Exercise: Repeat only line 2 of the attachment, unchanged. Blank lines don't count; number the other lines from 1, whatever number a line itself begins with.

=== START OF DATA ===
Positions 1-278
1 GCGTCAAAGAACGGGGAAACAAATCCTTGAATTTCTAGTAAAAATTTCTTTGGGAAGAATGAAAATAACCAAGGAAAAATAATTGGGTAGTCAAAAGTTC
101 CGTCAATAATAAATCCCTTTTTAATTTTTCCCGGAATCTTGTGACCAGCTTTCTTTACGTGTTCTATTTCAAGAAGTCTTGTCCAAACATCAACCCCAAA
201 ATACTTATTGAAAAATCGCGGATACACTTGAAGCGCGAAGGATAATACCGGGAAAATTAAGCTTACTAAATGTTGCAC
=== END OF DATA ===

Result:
1 GCGTCAAAGAACGGGGAAACAAATCCTTGAATTTCTAGTAAAAATTTCTTTGGGAAGAATGAAAATAACCAAGGAAAAATAATTGGGTAGTCAAAAGTTC